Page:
Microsoft exec Ray Ozzie, at a lunchtime session with bloggers at its PDC conference told the bloggers that apps won’t be a differentiating factor on smart phones.
He is wrong. Totally wrong.
Why is Mike Arrington so passionate about his Droid (we argued about it for 39 minutes on the Gillmor Gang last week and then we went to the beach together on Sunday and argued about it some more in private).
I’ve talked about this before. Most of what we argue about is apps.
Droid is better than iPhone because Droid has Google Voice, Arrington says.
iPhone is better than Droid, I say, because I have Tweetie, which kicks ass over Twidroid and the other Twitter apps.
Facebook is better on the iPhone. Noticeably better. Even Chris Brogan (who also is a Droid proponent) said that on his Twitter account.
Anyway, everything about these phones will be about the apps that run on top. Can you imagine a Microsoft exec arguing that Windows isn’t better because of apps? Give me a break. Ray, sorry, but you are off the rails.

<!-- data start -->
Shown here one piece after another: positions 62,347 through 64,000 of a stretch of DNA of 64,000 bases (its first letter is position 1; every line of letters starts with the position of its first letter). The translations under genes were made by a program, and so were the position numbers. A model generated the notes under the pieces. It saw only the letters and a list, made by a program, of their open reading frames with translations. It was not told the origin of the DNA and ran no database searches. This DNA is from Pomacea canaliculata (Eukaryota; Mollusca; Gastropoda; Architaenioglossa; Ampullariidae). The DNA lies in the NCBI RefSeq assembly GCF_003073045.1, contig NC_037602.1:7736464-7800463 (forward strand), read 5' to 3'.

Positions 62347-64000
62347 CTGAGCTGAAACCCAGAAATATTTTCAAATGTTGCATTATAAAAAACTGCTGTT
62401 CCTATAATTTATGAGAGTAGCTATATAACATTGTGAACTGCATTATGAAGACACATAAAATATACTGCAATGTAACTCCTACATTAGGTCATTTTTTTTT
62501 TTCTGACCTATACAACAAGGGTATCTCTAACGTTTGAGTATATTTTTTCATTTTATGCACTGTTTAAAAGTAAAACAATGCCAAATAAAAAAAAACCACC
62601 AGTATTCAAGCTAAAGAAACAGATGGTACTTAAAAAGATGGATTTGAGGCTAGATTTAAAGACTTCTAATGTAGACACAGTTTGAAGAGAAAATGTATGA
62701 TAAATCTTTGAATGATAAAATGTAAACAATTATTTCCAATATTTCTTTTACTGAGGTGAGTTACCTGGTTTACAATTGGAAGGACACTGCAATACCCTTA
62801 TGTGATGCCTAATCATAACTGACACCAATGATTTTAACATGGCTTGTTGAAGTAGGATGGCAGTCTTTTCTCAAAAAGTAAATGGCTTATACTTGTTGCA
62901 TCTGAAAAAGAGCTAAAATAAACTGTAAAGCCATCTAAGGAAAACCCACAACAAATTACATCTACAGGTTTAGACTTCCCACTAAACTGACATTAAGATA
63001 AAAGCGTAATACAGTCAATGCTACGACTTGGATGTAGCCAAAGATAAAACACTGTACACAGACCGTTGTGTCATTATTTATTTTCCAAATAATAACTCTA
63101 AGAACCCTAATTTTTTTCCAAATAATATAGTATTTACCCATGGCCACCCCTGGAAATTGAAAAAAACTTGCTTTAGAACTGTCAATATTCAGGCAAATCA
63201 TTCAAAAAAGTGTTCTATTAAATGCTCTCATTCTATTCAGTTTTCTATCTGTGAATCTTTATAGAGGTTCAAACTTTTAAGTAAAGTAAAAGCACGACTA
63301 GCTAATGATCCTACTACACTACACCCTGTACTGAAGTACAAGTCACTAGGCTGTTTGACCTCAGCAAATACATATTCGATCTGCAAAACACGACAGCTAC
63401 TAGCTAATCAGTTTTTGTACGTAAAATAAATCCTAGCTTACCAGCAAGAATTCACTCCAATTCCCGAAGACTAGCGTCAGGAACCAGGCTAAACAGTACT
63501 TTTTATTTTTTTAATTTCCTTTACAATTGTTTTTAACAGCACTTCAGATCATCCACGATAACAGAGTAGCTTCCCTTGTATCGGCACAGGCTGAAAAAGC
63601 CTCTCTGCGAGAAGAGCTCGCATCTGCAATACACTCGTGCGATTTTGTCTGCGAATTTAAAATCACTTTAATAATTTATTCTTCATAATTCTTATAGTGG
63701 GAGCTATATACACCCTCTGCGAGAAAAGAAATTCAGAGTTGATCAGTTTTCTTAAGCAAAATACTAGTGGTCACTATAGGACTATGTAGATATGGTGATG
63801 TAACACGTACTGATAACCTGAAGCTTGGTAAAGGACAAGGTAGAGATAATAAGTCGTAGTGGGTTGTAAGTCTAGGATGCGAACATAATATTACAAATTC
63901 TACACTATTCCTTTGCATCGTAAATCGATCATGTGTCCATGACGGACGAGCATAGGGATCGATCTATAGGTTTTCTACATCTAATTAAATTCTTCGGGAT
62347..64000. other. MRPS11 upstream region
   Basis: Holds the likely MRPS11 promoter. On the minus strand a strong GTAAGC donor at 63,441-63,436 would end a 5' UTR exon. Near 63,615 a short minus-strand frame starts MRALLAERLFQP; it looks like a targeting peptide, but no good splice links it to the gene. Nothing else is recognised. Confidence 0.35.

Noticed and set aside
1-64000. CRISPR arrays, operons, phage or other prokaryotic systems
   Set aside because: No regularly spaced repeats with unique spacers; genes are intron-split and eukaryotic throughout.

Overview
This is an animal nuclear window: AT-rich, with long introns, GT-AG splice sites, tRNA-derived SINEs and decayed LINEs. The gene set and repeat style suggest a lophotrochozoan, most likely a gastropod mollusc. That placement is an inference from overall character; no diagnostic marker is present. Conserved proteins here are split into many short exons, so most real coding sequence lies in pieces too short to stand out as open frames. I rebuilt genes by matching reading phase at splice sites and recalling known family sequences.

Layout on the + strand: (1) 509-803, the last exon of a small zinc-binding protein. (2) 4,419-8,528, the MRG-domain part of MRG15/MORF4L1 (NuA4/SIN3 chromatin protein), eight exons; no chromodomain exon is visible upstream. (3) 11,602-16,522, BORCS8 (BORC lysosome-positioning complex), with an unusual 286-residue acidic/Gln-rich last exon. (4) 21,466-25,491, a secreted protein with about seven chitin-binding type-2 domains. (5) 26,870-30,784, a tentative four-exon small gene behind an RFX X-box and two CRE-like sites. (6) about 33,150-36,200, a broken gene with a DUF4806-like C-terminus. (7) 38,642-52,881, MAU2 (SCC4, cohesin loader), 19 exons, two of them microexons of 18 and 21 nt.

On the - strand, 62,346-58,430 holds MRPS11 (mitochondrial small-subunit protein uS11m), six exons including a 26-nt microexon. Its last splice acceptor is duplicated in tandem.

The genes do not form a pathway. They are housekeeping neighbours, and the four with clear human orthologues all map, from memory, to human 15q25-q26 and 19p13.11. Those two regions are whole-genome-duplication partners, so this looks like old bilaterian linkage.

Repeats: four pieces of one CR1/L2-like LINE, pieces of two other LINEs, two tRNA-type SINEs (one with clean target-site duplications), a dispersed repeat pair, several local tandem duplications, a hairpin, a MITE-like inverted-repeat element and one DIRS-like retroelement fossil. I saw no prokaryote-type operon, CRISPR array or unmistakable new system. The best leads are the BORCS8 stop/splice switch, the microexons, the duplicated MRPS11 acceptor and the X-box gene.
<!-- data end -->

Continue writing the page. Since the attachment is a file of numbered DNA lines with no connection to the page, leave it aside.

If Ray thinks that the best apps will come to Windows Mobile and that the best developers will spend time developing for that platform well, then, Ray is drinking better Merlot than I am.
I’ve seen how even kids compare their phones on the playground. They compare apps and games. The functionality of the phone doesn’t really matter anymore. It’s what’s built on top that gets the kids excited.
Same in business. Last week a VP at Citrix came up to me showing off his iPhone app (it let him get into a Windows box somewhere else in the world and use Microsoft Office).
Even today at the PDC, what did Vivek Kundra (America’s CTO) show his app off on? Yeah, an iPhone. And this was at Microsoft’s own conference!
Ray, the truth is I was there in 2006 talking with the Windows Mobile team when they told me they were going to only build devices for the enterprise. Back then they thought the growth would come from going after RIM. Even Wired Magazine can now see the fumble the team made. They were wrong and now you are wrong. Apps are what will decide winners in this play. For now that’s Android and iPhone. Big time.
But if I were losing developers the way Microsoft is I’d probably say they don’t matter either. It just shows that Microsoft has no secret strategy up its sleeves and has no way anymore to get developers excited about its mobile platforms. Google is now in the best position and Ray knows it.
UPDATE: several commenters here (see comments on this post) say that Ray’s comments were misunderstood. I’ve talked with Steve Gillmor who recorded this lunch session (he’ll get the video up shortly) and it sounds like his comments might be more nuanced than VentureBeat presented them. Cool, let’s get into the comments.